Rami al-Kamouni kisses his son on his forehead and watches as Mohammed takes a deep breath. His 12-year-old is inhaling medication with the help of a nebulizer, a routine he'll repeat several more times that day.
Mohammed has cerebral palsy, a neurological disorder that affects his motor function and has required of him seven brain surgeries in Gaza and Israel. Because of his respiratory difficulties, he relies on special equipment, including an electric nebulizer, to maintain his breathing throughout the day.
"Mohammed’s life depends on electricity. His mattress is electric. He has an electric nebulizer. He also has an electric fan to avoid bedsores."
But undermining Mohammed's already fragile health is an electricity crisis in Gaza, depriving the strip's two million residents of consistent power in their homes.
Gaza has long suffered from electricity shortages, but the situation escalated in June, a casualty of the friction between Palestinian President Mahmoud Abbas and Hamas, the Islamist group that seized control of the Gaza Strip from forces loyal to him 10 years ago.
As a way of putting pressure on Hamas, Abbas asked Israel, the main provider of supplies to Gaza, to reduce payments for Gaza's electricity bill. Israel, which considers Hamas a terrorist organization, acquiesced.
In hopes the group will cede control of the seaside strip, Abbas has tried to box Hamas in a corner financially. In April, he slashed the salaries of more than 50,000 civil servants by 30 percent and imposed heavy taxes on the power plant's fuel.
"I can admit that there is a Palestinian division, a political conflict," Basem Naim, head of the health sector in Gaza's Hamas-run government said. "But that's not the excuse to devoid anyone of their basic rights."
The United Nations, which considers the coastal Palestinian territory to be occupied by Israel, warned Gaza was at risk of “total collapse” should the daily blackouts persist.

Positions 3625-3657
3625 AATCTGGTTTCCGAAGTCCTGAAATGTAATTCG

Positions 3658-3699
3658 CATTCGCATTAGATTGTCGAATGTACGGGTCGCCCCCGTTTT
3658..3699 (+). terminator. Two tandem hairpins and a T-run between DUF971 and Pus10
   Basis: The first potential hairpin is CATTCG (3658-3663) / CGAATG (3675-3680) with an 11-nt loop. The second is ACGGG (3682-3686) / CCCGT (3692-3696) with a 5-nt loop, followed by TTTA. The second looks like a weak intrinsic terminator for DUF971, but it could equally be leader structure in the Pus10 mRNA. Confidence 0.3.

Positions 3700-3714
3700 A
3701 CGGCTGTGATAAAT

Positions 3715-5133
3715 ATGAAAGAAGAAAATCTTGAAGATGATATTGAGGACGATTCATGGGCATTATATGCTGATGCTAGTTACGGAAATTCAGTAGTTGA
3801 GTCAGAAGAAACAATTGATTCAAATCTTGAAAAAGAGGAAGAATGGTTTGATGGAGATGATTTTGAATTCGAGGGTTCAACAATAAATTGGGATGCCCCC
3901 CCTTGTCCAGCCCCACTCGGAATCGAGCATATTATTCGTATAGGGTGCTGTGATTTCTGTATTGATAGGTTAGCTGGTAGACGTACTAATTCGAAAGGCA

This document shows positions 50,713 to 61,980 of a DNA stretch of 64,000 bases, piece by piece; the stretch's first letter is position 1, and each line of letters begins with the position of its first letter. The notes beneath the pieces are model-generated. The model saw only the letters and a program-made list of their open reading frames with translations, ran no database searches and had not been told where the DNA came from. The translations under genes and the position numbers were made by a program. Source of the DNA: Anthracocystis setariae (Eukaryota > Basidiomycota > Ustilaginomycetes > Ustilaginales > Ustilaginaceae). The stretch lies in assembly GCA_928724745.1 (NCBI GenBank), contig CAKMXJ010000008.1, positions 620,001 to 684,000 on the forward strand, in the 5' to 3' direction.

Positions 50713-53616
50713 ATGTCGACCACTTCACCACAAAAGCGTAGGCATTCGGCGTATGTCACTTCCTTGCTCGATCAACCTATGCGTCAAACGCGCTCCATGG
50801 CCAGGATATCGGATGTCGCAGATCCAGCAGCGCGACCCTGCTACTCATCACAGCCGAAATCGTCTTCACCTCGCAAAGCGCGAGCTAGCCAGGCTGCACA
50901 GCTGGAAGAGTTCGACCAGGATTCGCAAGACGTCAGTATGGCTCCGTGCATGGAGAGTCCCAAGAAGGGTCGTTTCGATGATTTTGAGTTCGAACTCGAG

In a statement provided to Circa, Israel's Coordination of Government Activities in the Territories (COGAT) blamed Hamas for the power outages, saying the group preferred to “promote terrorism and harm the residents" of Israel over Gaza.
People living in the Gaza Strip go about their daily lives unsure of when the lights will come on, or how long it will last. In some neighborhoods, blackouts last up to 20 hours a day.
Mohammed's mother, Enas al-Kamouni, says this leaves her with little time to take care of her family.
"I can't do anything in four hours,” al-Kamouni said. "There is not enough time for me to cook, to do homework and to take care of Mohammed.”
The al-Kamounis own a small generator, which they run when the electricity is cut off. But Rami al-Kamouni has been struggling to pay for it, so neighbors pitch in for fuel when possible.
“When the electricity is off, it gets so tiring for us in the home," al-Kamouni said.
Most Gazans can't afford solar energy or generators, and even for those who can, such supplies are scarce. Citing security concerns, Israel has enforced a blockade of Gaza since Hamas seized power in 2007. The blockade limits the entry of goods considered to have a "dual" military-civilian use — including certain batteries and generators.